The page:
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Film based on British TV show not bad, but could have Bean better



Chris Stelmak

Staff Writer

When a movie opens with an odd-looking man shaving his tongue, the audience knows that they are in for a different kind of comedy. The ever-popular Mr. Bean has finally vacationed from the tube and met with the silver screen in his first full-length movie, Bean. His unusual show on Saturday is part of the British comedy night on PBS

Mr. Bean, played by comedian Rowan Atkinson, is a bizarre little man. He does not talk much, but when he does, his voice comes out as a humorous, deep murmur.

Mr. Bean uses a sort of physical comedy by doing very unusual acts that put him into funky situations. Bean, however, does not quite reach the off-the-wall standard that the TV show often hits.

Fans of Mr. Bean might be disappointed with this off-kilter film. The first half of the movie is taken from several of the television shows. For those that have seen the show before, it grows dull very quickly. The parts that are new are not quite as mature or funny as Bean's trademark slapdash humor.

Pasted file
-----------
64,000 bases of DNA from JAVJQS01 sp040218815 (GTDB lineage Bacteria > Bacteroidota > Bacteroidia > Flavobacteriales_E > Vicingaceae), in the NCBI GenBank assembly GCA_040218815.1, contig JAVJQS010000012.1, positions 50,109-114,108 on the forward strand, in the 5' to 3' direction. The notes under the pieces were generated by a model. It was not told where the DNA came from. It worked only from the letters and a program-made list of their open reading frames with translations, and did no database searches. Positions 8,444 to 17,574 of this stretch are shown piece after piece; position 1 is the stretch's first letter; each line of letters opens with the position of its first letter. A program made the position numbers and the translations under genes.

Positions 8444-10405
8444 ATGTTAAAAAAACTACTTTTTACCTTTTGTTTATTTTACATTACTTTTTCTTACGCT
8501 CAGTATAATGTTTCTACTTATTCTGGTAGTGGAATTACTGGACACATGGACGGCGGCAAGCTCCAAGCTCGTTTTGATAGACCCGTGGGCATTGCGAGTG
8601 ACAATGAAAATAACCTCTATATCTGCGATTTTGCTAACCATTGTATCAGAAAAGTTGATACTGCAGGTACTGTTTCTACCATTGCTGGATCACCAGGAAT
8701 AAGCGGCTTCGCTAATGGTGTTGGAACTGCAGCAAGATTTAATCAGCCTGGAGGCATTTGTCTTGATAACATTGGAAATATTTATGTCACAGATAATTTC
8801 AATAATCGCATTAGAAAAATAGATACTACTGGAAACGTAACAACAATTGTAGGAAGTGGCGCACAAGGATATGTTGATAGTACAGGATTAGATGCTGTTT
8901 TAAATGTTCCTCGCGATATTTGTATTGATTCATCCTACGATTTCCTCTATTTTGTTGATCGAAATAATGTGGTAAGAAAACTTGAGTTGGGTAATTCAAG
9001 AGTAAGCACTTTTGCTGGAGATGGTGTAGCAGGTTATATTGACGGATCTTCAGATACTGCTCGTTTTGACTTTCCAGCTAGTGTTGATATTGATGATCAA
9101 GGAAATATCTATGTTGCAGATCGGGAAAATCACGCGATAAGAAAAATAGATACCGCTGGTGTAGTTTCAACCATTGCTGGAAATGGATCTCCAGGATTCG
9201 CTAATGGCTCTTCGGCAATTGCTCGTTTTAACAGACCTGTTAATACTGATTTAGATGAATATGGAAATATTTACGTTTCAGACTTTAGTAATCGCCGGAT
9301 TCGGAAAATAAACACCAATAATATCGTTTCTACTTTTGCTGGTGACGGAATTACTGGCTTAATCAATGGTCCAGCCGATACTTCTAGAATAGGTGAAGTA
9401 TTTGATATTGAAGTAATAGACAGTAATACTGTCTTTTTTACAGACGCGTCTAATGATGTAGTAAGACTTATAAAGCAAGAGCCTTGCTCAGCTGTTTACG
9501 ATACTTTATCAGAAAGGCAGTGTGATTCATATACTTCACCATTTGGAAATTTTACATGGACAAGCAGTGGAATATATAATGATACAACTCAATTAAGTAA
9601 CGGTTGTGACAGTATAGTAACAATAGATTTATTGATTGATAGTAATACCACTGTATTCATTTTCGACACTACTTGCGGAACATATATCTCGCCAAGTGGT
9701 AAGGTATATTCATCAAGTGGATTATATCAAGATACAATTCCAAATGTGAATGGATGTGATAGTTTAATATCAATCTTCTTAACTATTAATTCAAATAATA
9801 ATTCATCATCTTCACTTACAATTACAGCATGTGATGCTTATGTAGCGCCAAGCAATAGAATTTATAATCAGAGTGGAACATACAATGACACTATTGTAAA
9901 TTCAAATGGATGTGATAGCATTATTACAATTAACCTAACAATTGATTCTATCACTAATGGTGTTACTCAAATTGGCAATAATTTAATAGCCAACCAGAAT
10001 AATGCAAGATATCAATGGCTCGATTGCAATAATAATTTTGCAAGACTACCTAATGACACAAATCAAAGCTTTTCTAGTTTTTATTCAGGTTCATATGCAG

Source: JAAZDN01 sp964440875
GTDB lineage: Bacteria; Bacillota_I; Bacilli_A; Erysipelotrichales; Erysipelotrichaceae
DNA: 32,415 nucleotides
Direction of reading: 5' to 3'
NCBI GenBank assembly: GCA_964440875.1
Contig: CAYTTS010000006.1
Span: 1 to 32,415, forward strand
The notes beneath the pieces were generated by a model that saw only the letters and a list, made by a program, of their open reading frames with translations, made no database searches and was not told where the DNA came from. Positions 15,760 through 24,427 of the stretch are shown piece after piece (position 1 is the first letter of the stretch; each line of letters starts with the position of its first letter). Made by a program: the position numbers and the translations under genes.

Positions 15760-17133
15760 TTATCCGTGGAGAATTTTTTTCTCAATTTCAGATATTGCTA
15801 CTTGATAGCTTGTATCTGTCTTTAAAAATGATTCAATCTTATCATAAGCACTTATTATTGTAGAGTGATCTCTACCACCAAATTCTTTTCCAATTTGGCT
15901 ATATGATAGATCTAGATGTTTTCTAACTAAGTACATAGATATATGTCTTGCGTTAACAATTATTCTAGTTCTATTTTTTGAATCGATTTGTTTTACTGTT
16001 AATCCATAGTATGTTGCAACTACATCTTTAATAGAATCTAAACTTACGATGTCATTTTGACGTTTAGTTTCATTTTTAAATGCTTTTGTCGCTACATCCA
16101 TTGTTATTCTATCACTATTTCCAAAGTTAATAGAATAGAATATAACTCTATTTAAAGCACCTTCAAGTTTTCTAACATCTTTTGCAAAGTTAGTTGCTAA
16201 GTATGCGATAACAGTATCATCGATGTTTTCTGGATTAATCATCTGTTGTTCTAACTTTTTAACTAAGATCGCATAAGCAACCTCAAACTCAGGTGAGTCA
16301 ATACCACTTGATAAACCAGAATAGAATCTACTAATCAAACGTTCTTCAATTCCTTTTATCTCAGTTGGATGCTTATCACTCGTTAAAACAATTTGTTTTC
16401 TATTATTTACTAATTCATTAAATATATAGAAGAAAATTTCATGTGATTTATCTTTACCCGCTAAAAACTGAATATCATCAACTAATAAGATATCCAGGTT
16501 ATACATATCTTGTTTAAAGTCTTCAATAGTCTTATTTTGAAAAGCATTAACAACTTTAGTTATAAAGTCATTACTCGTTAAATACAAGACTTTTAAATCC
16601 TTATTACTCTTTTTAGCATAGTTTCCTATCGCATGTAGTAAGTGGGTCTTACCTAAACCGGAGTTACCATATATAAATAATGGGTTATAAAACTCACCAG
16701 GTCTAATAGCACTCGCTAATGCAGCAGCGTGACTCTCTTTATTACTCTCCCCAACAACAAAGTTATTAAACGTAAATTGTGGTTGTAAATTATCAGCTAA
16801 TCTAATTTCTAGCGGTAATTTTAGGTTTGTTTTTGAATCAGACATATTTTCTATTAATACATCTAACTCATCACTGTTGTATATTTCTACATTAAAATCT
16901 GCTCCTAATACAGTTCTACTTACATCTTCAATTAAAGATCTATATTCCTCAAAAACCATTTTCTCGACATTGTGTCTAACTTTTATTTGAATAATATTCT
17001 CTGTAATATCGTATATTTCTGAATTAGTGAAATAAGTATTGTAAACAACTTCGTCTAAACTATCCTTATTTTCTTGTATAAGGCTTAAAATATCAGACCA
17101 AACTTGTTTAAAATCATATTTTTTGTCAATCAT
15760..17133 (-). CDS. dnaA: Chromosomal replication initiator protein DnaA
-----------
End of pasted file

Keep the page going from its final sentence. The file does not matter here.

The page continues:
The film begins in a classic art gallery in England. Mr. Bean has been a longtime bumbling security guard at the museum and has only evaded being fired because he is the boss' favorite employee.

In a publicity attempt, the gallery is asked to send a representative to a gallery in California. The fancy, New Age gallery there has purchased the less-than-flattering painting, "Whistler's Mother" and needs some help.

In an attempt to get rid of the bizarre fellow, the directors of the London gallery send Mr. Bean off to represent their gallery for the opening in Los Angeles.

Mr. Bean is then whisked off to America to stay with the gallery director and his family.

Once stateside, Mr. Bean gets into various, odd situations. In one scene, he tries to stuff a turkey and ends up getting his head stuck in it. In other scenes he ends up accidentally popping a bag full of puke over someone's head and getting chased through an airport pretending to have a gun.

The problem is that Mr. Bean does not seem to contrast well with the other characters. The other characters in the movie are two-dimensional. Everyone who works at the art galleries is typically snooty, with the exception of Mr. Bean.

Langley's family is made up of his unforgiving wife, angst-ridden teenage daughter and young perverted son.

Those who have not seen Mr. Bean before, or very little of him, will probably enjoy the unusual humor of the movie. However, for those that have seen a significant number of episodes, the film does not compare to the hilarious television show.

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